A metal device given to schoolchildren to draw circles. Over 75% of compass tools given to children in school under 13, are used as weapons. Along with rubber bands, it is one of the better pain inflicting tools in the "back to school" arsenal.

Compasses come in various flavours, and originated in the 12th century. Apparently discovered / invented independently by both Chinese and European mariners, compasses have come a long way.

The first compasses were basically just a piece of lodestone (a naturally ocurring magnetic ore) floated (usually on a stick) in water. The stone would align itself toward North, because the Earth acts as a giant magnet with a North-South field. Free magnets align themselves along this field, and can thus be used for navigation.

The evolution of the compass (in Europe at least) was largely due to the efforts of English mariners, since England had the largest navy in the world at the time. Early compasses only had North and South marked on their faces, but in time the tally increased to 32.

Although it was discovered in the 15th century that magnetic north and 'true north' weren't always the same, it wasn't until Gowin Knight discovered a way to magnetise steel for long periods of time in 1745 that compass technology seriously progressed.

A modern shipboard compass is usually mounted in a binnacle, which will contain pieces of metal and counter-magnets to neutralise the effects of the metal in the ship (many ships are made of metal, making this essential).

These days compasses can be found in many forms, from the tiny little ones you get in Physics class, to the ones that come mounted in some Swiss Army Knives. Essentially they're the same as the one's used by 12th century mariners, and even though GPS systems and other pathfinding equipment are becoming more affordable, you'd be an idiot to wander into unknown territory without a compass.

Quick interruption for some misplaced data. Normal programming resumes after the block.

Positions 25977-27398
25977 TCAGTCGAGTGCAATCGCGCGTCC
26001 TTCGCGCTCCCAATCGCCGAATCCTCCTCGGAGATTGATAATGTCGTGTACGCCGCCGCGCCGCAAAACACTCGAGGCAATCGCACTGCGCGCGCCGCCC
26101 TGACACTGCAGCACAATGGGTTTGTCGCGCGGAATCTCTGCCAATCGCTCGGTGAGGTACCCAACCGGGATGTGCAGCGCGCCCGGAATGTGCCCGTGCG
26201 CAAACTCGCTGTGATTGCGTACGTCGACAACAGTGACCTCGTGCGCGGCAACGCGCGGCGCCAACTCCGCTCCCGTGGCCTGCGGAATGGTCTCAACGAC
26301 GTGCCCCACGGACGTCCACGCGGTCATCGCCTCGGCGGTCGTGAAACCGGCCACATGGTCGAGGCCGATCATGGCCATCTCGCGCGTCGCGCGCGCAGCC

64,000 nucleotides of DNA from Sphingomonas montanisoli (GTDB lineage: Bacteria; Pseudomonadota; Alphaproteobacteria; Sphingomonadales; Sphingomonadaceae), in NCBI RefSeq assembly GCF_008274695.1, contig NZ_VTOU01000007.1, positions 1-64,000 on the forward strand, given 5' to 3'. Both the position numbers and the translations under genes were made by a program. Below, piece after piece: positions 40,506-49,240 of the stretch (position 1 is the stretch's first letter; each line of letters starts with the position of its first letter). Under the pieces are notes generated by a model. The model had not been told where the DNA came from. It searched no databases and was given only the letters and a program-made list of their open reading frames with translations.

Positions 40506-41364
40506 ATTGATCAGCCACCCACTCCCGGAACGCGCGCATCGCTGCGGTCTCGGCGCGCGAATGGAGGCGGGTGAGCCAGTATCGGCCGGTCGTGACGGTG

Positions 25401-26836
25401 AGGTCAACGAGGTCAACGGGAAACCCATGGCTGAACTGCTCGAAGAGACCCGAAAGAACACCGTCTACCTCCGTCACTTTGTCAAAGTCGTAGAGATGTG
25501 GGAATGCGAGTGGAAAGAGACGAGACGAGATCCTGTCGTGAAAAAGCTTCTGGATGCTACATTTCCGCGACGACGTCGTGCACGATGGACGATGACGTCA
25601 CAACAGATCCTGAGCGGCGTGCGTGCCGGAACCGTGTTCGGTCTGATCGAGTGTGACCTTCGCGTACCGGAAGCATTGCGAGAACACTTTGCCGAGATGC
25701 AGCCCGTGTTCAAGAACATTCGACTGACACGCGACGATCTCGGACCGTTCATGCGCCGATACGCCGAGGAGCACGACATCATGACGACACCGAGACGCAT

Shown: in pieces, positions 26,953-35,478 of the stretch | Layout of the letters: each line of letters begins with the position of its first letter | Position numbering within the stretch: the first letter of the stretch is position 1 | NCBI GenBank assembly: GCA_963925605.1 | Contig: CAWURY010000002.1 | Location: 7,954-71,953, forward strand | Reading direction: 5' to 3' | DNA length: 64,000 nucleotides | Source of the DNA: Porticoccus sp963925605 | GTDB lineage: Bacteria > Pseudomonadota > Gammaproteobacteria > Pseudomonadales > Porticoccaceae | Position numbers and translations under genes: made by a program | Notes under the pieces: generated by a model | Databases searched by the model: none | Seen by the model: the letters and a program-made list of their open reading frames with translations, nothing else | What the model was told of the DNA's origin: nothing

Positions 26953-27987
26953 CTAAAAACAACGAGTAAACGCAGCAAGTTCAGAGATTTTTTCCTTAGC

Typical compass face layout


            N

NW NE

W E

SW SE

S

The principle points (clockwise from North) are North, East, South and West. This order is usually taught to children in the form of an easy to remember phrase such as "Naughty Elephants Squirt Water". Children actually learn this order through a juvenile corruption of this easy to remember phrase: "Never Ever Suck Willys". Unarguably good advice for young children, it's perhaps not the kind of thing parents want to hear.

Com"pass (?), n. [F. compas, fr. LL. compassus circle, prop., a stepping together; com- + passus pace, step. See Pace, Pass.]

1.

A passing round; circuit; circuitous course.

They fetched a compass of seven day's journey. 2 Kings iii. 9.

This day I breathed first; time is come round, And where I did begin, there shall I end; My life is run his compass. Shak.

2.

An inclosing limit; boundary; circumference; as, within the compass of an encircling wall.

3.

An inclosed space; an area; extent.

Their wisdom . . . lies in a very narrow compass. Addison.

4.

Extent; reach; sweep; capacity; sphere; as, the compass of his eye; the compass of imagination.

The compass of his argument. Wodsworth.

5.

Moderate bounds, limits of truth; moderation; due limits; -- used with within.

In two hundred years before (I speak within compass), no such commission had been executed. Sir J. Davies.

6. Mus.

The range of notes, or tones, within the capacity of a voice or instument.

You would sound me from my lowest note to the top of my compass. Shak.

7.